Rules are made to be broken – except one

My sister was shopping for picture frames at a thrift store and found one with this anonymously-written poem in it. She kept the frame and gave me the poem. I think these “house rules” are so perfect for my family, especially for Siig. Unfortunately, he doesn’t really heed any of them, except for the last one, which he does wonderfully. So I guess I can forgive the other transgresses.

Home Rules

If you sleep on it, make it up

If you wear it, hang it up

If you drop it, pick it up

If you eat out of it, put it in the sink

If you step on it, wipe it off

If you open it, close it

If you empty it, fill it up

If it rings, answer it

If it howls, feed it

If it cries, love it

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Plunging ahead, falling behind

This baby stuff had me digressing from what seems to normally preoccupy me as a mother – my children’s bathroom habits. As usual, my kids’ toilet tales seem to supply ample fodder for my blog.

The latest incident occurred when I needed it least – as we are running out the door trying to get to school on time. The school district moved the start time up by almost an hour, from 9:15 am last year (which we barely made on time) to 8:25 am this year. My kids are not exactly morning people, then throw a newborn and breastfeeding into the mix, and you can understand my anxiety every morning trying to get us up and dressed and fed and in the car by 8:05 am. Add to that my son, who excels at lagging, and morning time equals a whole lot of cajoling and hurrying and frustration. So imagine my dismay, when, at 8:04 a.m. on Monday, as I am scurrying around trying to get everyone out the door, Kaiden announces he has to poop.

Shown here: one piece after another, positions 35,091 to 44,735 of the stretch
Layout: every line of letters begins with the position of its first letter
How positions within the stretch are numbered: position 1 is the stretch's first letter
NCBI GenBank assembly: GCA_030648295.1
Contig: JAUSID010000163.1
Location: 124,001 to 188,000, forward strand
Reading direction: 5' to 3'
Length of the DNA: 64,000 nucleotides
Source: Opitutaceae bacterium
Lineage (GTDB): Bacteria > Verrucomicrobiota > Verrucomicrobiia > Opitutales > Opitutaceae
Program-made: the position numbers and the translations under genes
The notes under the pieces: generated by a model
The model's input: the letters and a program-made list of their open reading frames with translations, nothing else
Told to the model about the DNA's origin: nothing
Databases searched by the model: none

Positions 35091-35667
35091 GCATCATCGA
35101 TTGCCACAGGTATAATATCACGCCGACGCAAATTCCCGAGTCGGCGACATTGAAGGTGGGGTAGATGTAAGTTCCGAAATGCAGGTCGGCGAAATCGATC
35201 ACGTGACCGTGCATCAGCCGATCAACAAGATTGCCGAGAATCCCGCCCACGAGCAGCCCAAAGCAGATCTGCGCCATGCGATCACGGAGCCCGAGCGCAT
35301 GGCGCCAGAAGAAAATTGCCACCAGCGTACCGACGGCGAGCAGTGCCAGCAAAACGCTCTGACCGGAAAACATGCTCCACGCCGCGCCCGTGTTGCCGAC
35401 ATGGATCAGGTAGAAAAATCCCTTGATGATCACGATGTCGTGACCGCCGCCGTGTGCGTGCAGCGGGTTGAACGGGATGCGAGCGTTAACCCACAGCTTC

Kaiden is no fast pooper. He can easily be in the bathroom for upwards of half-an-hour trying to squeeze one out.

But what’s a mom to do? I can’t exactly tell him to hold it. So I stop everything and sit on the couch and prepare to wait, nervously glancing at my watch every few minutes. Then, of course, Kaya says she has to pee, but insists on using the upstairs bathroom and waiting until Kaiden is done. I watch her grabbing her crotch and walking around the kitchen with her knees together and bent over like an old lady, but she stubbornly refuses to go downstairs to use the potty.

It’s now 8:10 a.m. School starts in 15 minutes and we are not even in the car.

“Kaiden, are you done yet?” I yell. “Hurry up!”

“No, this is going to be a big one.”

Great. Another man-size poop. I sure as hell hope he wipes good.

8:15 a.m. 8:20 am. Finally, Kaiden walks out of the bathroom. “I’m done. But the toilets clogged.”

Crap. Literally. I tell Kaya, who looks like she is in pain from holding it for so long, that now she most definitely has to go downstairs to use the bathroom. I’m not about to plunge the toilet now, so I tell Kaiden to close the lid and we’ll save it for Daddy to take care of. A little present for when he gets home from work.

Kaya’s comes upstairs wearing different pants. Guess she didn’t make it to the bathroom on time. No surprise there, as Kaya has about the same bladder control as an old lady. I notice her jeans are on backwards, with the zipper in back. “Can we put your jeans on the right way?” I ask.

“No, I like it like this.”

8:25 am. The bell is ringing as we speak.

Fuck it. I throw the kids in the car, backward jeans and clogged toilet and all.